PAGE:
Say you’ve just been interviewed and want to make a good impression – or make up for a less than perfect performance. Try writing an interview thank you email.
Following up an interview with a concise thank you email can help you stand out from other qualified candidates by demonstrating your general skills.
Read on for our guide on how to craft a professional and well-written interview thank you email.
Why send a post-interview thank you email?
Sending a thank you email for an interview offers several major benefits:
- This shows the appreciation and authenticity of your interviewer.
- It reaffirms your interest in the position.
- This brings you to the forefront of the mind of your interlocutor.
In addition to showing gratitude and respect for your interviewer’s time, a thank you email helps you stand out among other candidates who didn’t send one.
Visit our page on maintenance tips to help you succeed in your technical job interview. Remote interviews come with unique challenges, so read our telephone interview advicealso.
Everything you need to include in an interview thank you email
When crafting a follow-up interview/thank you email, try to balance formality with genuine friendliness. Your tone should be enthusiastic, cordial and relaxed.
Use the following suggestions to find the perfect note.
To ensure your email gets read, your subject line should include “Thank you” plus your name or the job you interviewed for.
Consider something like the following examples:
- Thank you — Interview with Jeanne Bridges
- Continuation of the interview — Jeanne Bridges, graphic designer
Professional welcome and introduction
Begin with “Hello” or “Hi”, followed by the interviewer’s first name. Your interview may find an honorific (like Mrs./Mr./Ms./Mx.) too formal. If he becomes your colleague, you will address him by his first name, so it is appropriate to use it here.
If the interview took place in a more formal/traditional sector, you can use “Dear” instead of “Hello”.
Expression of interest for the position
Reaffirm your interest in the role in no more than one sentence. You want your interviewer to know that you are interested in this job opportunity without sounding desperate. For example, you could write:
- “I am delighted to have the opportunity to join your team at [name of company].”
- “The post struck me as intriguing, and I’m curious to know more.”
Highlight your qualifications and expertise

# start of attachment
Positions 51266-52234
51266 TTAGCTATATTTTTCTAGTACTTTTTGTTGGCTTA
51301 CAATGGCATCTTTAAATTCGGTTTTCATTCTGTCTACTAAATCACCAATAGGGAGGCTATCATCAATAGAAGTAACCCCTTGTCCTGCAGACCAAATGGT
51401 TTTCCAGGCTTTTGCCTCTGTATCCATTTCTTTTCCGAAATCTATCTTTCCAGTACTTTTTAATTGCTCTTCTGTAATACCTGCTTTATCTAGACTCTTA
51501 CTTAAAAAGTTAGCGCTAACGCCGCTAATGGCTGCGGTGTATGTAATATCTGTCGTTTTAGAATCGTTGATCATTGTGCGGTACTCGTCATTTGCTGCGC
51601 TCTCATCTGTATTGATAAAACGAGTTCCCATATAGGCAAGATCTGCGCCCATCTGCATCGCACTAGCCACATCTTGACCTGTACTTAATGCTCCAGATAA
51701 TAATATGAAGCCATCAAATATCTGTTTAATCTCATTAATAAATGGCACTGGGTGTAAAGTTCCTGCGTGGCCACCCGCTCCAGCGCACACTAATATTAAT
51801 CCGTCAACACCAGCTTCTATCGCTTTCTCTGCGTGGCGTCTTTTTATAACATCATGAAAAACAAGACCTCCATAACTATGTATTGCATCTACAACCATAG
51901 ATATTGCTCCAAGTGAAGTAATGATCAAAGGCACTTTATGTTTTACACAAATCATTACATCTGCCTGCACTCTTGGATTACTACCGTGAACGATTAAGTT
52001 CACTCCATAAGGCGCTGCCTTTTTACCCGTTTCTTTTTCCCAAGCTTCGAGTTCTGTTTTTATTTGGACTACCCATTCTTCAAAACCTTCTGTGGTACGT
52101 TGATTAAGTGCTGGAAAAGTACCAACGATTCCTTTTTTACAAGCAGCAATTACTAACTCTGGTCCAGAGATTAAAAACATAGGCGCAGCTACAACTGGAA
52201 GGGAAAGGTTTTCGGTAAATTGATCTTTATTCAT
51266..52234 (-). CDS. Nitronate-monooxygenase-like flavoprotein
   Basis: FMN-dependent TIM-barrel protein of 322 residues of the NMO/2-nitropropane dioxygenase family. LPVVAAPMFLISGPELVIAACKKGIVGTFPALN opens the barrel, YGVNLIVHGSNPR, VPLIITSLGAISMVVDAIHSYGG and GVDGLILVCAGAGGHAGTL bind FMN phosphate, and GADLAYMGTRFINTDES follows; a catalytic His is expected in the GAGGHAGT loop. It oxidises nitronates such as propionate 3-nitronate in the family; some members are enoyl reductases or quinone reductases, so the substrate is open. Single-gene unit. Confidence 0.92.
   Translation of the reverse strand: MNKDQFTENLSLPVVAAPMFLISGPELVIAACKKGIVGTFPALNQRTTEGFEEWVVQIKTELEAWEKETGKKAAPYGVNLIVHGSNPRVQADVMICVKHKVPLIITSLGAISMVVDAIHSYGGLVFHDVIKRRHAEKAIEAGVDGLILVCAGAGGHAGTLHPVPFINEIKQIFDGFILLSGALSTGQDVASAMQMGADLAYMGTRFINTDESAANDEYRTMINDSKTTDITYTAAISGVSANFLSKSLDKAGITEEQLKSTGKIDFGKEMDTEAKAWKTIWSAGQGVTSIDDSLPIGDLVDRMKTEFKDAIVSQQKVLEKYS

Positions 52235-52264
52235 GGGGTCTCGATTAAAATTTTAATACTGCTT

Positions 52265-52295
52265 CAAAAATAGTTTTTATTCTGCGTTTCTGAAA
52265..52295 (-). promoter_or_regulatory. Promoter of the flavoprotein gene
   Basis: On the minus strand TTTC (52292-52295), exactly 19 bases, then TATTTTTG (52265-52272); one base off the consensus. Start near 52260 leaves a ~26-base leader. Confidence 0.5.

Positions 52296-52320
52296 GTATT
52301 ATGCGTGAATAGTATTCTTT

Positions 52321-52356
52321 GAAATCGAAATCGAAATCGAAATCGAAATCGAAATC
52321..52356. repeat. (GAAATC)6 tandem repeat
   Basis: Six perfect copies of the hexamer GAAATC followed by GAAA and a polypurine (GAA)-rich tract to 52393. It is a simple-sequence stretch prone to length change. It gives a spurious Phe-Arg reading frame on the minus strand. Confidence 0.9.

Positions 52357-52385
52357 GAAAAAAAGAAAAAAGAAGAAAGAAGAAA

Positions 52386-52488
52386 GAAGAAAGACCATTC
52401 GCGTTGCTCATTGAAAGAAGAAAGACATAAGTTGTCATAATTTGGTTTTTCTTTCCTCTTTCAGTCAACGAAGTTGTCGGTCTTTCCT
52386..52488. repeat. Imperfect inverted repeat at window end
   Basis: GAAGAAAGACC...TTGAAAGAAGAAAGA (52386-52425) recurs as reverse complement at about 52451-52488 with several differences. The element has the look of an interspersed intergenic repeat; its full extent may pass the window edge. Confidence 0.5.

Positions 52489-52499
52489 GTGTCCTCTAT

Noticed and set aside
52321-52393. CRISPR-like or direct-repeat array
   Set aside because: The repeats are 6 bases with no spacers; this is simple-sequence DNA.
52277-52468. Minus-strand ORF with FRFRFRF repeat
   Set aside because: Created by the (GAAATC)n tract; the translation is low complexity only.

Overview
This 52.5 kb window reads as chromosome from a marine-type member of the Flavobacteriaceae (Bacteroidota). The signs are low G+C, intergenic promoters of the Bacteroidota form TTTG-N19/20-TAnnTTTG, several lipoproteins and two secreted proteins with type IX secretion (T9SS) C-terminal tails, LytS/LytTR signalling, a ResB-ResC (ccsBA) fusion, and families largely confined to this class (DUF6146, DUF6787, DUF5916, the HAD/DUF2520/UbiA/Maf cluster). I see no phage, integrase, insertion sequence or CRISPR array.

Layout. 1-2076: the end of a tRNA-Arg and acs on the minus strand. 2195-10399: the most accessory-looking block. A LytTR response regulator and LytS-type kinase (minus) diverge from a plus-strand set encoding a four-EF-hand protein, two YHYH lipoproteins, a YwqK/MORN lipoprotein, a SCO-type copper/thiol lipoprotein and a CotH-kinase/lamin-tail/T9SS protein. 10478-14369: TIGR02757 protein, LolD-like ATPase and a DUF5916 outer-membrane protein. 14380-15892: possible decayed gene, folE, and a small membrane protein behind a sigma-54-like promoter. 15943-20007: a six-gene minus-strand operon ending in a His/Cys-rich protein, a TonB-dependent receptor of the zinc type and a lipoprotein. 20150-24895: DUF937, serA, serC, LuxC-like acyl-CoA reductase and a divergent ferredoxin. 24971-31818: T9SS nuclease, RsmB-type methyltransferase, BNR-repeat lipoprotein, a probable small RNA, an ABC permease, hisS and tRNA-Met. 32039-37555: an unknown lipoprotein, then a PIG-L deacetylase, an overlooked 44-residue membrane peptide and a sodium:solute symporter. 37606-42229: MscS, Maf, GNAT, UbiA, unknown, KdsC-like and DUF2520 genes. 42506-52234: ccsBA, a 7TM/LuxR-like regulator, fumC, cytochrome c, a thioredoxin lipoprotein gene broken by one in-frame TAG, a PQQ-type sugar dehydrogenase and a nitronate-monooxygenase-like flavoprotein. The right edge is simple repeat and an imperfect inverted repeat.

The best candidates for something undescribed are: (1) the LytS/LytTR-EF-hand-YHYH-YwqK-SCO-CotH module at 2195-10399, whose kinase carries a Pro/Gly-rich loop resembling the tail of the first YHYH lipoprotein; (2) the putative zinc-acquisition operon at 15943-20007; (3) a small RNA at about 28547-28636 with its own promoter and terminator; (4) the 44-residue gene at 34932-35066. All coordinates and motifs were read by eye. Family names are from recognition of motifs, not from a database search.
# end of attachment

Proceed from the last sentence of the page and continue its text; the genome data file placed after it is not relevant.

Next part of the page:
Reiterate your qualifications for the position. State that you are “confident” that you can perform the duties of this position, based on your level of experience and one or two key skills discussed in the interview.
Be careful not to overdo this section with too many examples, as it may seem arrogant. You want to sound confident but not important.
Expression of appreciation for their time
Briefly express your gratitude for the opportunity to interview for the role. You can say, for example, that it was a pleasure to speak with your interviewer and find out about the position. You will assure the interview that you enjoyed their time. Don’t aim for flattery, though.
Expression of interest for next steps
Indicate your readiness for the next steps in the process. Let the interviewer know they can contact you if they have questions or need anything else. Tell them you’re looking forward to hearing more about the position.
You can even express your willingness to contribute to an ongoing business project that was brought up during the interview, mentioning how your professional background qualifies you to help.
After a final interview, you can also ask questions about the decision-making schedule.
(Optional) Brief discussion of interview topics of interest
To add a more personal touch and demonstrate your ability to listen, try referring to a topic discussed during the interview.
You can say that an ongoing organizational change the interviewer talked about sounds interesting or wish them a good time at an event they’ve informally mentioned they’ll be attending. The interviewer will appreciate your sincerity.